Woodrow Wilson – A Biography
by John Milton Cooper, Jr.
It’s probably safe to say that the author is a big fan of Woodrow Wilson, having written more than one book on the subject of Wilson and the early 20th century. He is an emeritus professor of history at the University of Wisconsin, who specializes in late 19th- and early 20th-century American diplomatic history.
Breaking the Heart of the World: Woodrow Wilson and the Fight for the League of Nations
Pivotal Decades: The United States, 1900-1920
The Warrior and the Priest: Woodrow Wilson and Theodore Roosevelt
The Vanity of Power: American Isolationism and the First World War, 1914-1917
I wanted to read this book to find out more about what made Woodrow Wilson tick and why did he become a progressive. I was also curious to see if I could find any information about his ancestry, because I’ve been told he is somehow distantly related to my family (that I’ve not been able to trace, however).
Woodrow Wilson was a political neophyte, having served just two years as governor of New Jersey prior to becoming President of the United States. His background before politics was academia, serving as President of Princeton University.
Some of his actions might remind you of another president (or two or three). Here are a few I read about in this book:
- According to the author, many people thought of Wilson as a “secular messiah or a naive, woolly-headed idealist”.
- He did almost nothing to address the inequalities encountered by African Americans, even when racial violence broke out he said little or nothing.
- His foreign policy included leading the country through World War I (although he did try for an extended time to avoid involving the United States in the overseas war). He wrote plans for a “new world order” and yet, didn’t see himself as over-reaching.
- During the war, Wilson pushed for laws to restrict free speech and civil liberties — even refusing to intervene when the Postmaster General denied use of the Postal Service if used to express a dissenting opinion. Congress had passed the Espionage Act. A series of amendments known as the Sedition Act were subsequently passed, “that broadly prohibited many kinds of expression in speech and print and conferred censorship powers on the postmaster general.”
- He didn’t seem to be a fan of constitutional government, but rather favored a parliamentary style of governing.
- From the book (p. 442-443, Kindle version): Remarking to his brother-in-law, Wilson said, “Now the world is going to change radically, and I am satisfied that governments will have to do many things which are now left to individuals and corporations. I am satisfied for instance that the government will have to take over all the great natural resources[;] … all the water power; all the coal mines; all the oil fields, etc. They will have to be government-owned.” He then added, “Now if I should say that outside, people would call me a socialist, but I am not a socialist.”
- The League of Nations was a major part of Wilson’s idea of a “new world order”. Throughout the process of treaty negotiations (Versailles Treaty) and the formation of the League, Wilson was especially sensitive to racial and cultural differences and prejudices. It made me think of the Progressive/Liberal tendency to want Utopia or “heaven on earth”.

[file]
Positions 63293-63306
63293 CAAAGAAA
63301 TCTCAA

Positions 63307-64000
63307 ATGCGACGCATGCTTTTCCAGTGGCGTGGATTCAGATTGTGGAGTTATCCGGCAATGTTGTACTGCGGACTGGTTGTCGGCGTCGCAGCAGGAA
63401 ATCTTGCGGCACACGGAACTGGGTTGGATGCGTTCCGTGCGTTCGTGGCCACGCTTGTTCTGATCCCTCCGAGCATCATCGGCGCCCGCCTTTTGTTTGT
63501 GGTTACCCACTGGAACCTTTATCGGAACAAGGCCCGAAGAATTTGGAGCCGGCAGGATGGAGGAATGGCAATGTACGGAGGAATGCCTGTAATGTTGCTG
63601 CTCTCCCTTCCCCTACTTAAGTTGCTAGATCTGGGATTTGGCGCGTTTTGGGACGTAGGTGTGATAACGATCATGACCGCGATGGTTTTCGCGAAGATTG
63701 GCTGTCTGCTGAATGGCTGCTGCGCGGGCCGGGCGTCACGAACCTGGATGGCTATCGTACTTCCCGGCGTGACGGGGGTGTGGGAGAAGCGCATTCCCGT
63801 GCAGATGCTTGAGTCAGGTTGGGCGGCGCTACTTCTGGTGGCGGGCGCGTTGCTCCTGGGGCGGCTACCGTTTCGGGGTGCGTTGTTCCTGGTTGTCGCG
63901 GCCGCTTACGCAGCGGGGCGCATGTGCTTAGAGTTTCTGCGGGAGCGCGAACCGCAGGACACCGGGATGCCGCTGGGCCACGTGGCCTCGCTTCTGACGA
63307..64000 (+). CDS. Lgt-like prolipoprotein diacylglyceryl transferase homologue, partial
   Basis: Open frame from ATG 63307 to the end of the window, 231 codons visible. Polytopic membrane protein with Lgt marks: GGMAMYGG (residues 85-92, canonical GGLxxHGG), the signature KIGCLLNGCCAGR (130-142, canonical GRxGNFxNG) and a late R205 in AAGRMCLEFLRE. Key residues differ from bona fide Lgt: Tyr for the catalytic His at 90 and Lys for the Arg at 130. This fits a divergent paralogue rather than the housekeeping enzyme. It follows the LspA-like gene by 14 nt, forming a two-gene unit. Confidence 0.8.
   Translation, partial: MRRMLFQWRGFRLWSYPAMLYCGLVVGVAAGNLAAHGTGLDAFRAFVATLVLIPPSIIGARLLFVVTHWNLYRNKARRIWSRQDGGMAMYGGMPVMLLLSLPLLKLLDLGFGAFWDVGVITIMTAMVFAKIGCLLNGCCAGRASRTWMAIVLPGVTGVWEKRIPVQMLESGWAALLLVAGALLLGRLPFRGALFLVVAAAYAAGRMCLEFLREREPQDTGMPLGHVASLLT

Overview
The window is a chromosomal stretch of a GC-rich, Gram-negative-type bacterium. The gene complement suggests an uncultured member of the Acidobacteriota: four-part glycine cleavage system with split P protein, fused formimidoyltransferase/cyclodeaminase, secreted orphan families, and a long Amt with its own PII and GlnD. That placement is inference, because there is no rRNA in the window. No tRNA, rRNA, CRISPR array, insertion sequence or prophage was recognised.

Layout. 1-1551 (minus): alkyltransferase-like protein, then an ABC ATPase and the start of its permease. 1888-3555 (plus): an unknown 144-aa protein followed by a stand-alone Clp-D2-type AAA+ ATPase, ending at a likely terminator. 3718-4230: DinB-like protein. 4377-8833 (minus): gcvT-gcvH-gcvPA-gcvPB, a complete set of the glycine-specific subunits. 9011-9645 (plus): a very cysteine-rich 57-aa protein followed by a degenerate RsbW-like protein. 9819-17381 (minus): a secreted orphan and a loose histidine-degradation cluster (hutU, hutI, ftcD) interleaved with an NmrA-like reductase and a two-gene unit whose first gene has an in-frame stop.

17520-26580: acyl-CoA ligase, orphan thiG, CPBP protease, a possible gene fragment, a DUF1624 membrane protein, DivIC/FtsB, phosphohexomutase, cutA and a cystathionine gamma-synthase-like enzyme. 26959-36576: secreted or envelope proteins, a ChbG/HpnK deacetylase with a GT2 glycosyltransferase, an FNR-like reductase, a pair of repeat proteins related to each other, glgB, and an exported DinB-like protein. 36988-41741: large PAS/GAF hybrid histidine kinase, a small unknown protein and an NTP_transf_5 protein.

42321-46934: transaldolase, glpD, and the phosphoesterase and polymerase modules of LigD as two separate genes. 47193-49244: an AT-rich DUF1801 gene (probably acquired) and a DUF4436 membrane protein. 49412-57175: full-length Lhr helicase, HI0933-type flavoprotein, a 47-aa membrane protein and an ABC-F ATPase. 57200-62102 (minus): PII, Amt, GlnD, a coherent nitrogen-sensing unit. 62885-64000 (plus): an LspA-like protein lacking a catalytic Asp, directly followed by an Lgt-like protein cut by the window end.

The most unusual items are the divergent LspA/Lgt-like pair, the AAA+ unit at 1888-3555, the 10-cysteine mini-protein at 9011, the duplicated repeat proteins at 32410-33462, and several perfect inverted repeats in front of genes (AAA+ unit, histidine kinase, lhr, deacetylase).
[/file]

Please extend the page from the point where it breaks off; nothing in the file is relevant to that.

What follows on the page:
- While in Paris, crowds swooned over Wilson, many people wanting to just touch him or shake hands.
Some of his legislative accomplishments included The Federal Reserve, income tax, The Federal Trade Commission and the first child labor law. After the War he was anxious for the Versailles Treaty to be ratified by the Senate and the League of Nations to be solidly established. There were many with reservations, in particular, about Article X of the Treaty which gave war powers to the League of Nations (and thus usurping the constitutional powers of the United States Congress). And, of course, Wilson blamed the Republicans!
While campaigning for treaty ratification, Wilson suffered a debilitating stroke, which was further complicated by other ailments. His doctors and colleagues covered for him but it was clear that he wasn’t up to the task of fulfilling his duties as President; however, he did not step aside.
At this point, his actions began to look desperate since it was obvious he was not well at all. It is certainly conceivable that the effects of the stroke had a huge impact on his emotional well being and his ability to make sound judgments. My thoughts were that he wanted so desperately to have a “legacy” – not unusual for a President to have those aspirations. But this one would do damage to the United States, especially in regards to constitutional standards and laws.
There were others who had issues with the Versailles Treaty, most notably Japan and Italy, who both had expansionist plans (as we saw later in World War II). Germany was certainly not happy with the terms of the Treaty (reparations, territorial concessions), and I believe that it was a bitter pill to swallow, leading to the rise of Hitler and his Nazi regime.
The book is a lengthy one and is obviously well-researched. My rating below is not a resounding endorsement of the book, however, as I’m not a fan of Woodrow Wilson and his progressivism. For historical content and value, however, I would bump it up another half star and make it four stars.
What do you think? Did the Versailles Treaty, with its harsh terms, give rise to Hitler and the Nazis?
Everybody have a great day — someday it will be history!